When the fences outside his front door finally came down, Carlos Partida’s spirits immediately went up.
“At least I’ve got a light in the tunnel,” Partida says. “Let’s see now how things are going to get better.”
Owning a restaurant was Partida’s lifelong dream, one he fulfilled seven years ago after using his entire retirement savings (about $27,000) to purchase and fix up the Parsley Garden Cafe in downtown Fresno.
When I saw the opportunity here, I jumped on it.
Carlos Partida, Parsley Garden Cafe owner since 2010
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Early on, business was tepid. But things percolated after office workers and attorneys on the Fulton Mall discovered the cafe’s quality food, friendly service and reasonable prices. (A croissant sandwich costing $7.99 is the most expensive menu item.)
“It was really good,” Partida says. “We always had a long line at lunchtime.”
The long lines at Parsley Garden Cafe are long gone. Since March 2016, when the bulldozers and jackhammers started tearing up the mall to prepare for the reopening of Fulton Street, business has dropped nearly 70 percent, Partida says.
For months, potential customers had to negotiate a maze of fences and construction noise in order to reach the place.
Most didn’t bother.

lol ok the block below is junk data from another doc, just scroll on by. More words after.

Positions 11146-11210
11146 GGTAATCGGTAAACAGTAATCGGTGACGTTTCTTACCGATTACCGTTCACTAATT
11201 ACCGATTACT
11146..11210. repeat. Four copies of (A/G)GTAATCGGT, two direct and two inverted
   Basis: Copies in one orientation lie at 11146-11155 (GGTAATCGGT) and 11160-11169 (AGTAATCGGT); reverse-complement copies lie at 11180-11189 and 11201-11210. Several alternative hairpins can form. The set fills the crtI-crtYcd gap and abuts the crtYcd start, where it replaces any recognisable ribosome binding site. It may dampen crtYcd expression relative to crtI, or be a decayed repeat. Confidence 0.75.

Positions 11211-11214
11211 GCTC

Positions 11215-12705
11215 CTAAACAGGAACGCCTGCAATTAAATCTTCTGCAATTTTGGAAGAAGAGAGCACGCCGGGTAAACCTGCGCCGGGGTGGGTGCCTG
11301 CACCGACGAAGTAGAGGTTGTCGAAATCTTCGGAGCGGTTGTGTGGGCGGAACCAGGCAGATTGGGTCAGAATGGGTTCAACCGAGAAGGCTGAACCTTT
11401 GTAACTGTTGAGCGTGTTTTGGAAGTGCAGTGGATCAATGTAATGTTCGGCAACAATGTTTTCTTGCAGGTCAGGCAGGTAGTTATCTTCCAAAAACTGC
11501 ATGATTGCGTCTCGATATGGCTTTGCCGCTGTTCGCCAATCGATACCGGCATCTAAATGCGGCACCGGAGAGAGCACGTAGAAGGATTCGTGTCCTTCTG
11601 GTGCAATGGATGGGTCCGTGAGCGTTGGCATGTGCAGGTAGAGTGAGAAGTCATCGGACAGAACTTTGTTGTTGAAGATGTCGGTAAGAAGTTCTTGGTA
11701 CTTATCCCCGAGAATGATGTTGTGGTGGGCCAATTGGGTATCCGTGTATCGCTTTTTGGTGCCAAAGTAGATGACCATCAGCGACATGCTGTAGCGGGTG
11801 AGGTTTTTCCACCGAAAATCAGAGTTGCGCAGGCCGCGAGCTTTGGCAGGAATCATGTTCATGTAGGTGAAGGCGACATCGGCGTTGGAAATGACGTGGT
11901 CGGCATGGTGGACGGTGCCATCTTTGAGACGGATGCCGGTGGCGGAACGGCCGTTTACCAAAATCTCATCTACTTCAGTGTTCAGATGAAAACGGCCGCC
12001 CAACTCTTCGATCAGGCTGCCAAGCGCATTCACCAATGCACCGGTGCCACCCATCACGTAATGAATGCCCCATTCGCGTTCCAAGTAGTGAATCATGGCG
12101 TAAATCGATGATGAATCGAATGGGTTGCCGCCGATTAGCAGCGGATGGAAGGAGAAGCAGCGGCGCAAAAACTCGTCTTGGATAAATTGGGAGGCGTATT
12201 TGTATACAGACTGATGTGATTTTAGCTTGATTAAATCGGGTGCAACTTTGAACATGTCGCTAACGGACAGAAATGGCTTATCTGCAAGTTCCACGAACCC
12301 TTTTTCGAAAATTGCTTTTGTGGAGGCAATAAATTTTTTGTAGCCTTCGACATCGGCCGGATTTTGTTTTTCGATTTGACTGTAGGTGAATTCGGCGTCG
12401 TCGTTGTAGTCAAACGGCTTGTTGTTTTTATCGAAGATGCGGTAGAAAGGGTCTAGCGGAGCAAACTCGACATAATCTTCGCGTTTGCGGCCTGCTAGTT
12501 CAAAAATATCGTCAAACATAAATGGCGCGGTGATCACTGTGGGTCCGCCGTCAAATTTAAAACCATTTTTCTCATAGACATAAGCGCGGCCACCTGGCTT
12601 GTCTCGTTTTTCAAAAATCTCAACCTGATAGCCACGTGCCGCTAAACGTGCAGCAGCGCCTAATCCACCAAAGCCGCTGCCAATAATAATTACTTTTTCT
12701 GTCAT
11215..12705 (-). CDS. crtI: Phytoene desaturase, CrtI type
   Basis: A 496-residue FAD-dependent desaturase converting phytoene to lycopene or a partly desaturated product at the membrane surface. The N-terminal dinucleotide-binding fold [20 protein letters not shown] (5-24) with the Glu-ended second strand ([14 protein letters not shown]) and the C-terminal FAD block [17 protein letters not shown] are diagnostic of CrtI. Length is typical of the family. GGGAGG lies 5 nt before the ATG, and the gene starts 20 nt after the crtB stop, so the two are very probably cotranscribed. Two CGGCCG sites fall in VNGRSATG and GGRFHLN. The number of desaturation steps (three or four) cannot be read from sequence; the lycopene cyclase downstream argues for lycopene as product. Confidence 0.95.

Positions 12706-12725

“Nobody come,” Partida sighs. “Nobody wanted to deal with all these things. We even opened the back door and nobody come.”
A good lunch service, in the days before construction, would put between $800-$900 in the till. Nowadays, more like $150-$200.
“Sales kept going down, and the bills kept coming in,” says Blanca Partida, who greets customers and takes orders while her husband cooks. “This is the only income we have. It was a lot of stress.”
We knew construction would hit us, but we didn’t know how hard. We lost almost 70 percent of our sales.
So much stress that Carlos Partida, a youthful-looking 52-year-old with no previous health issues, suffered a heart attack in February and has spent the last six months recuperating at home. Leaving Blanca and the couple’s youngest son Alex, 21, to operate the cafe with occasional help from oldest son Christian, 24, who has a full-time job at another restaurant.
With six stents propping up the blood vessels around his heart, Carlos Partida returned to work last week on a part-time basis.
“We need him,” Blanca says.
Several months ago, faced with mounting bills and late fees, the Partidas took out a $20,000 loan. That money now gone, the couple recently had a long talk about whether to shut the doors, a decision made by several fellow small-business owners along the mall during construction.
Blanca admits she argued that side. But they opted to keep operating the Parsley Garden Cafe (named after a William Saroyan short story) in the hope business will perk up in October when cars drive and park on Fulton Street. (There are murmurs the block in front of the cafe will open sooner.)
“I just don’t want to close down after my husband put everything into this place,” Blanca Partida says. “All his savings and retirement money, just lose it like that. Wait a little longer and hope things get better.”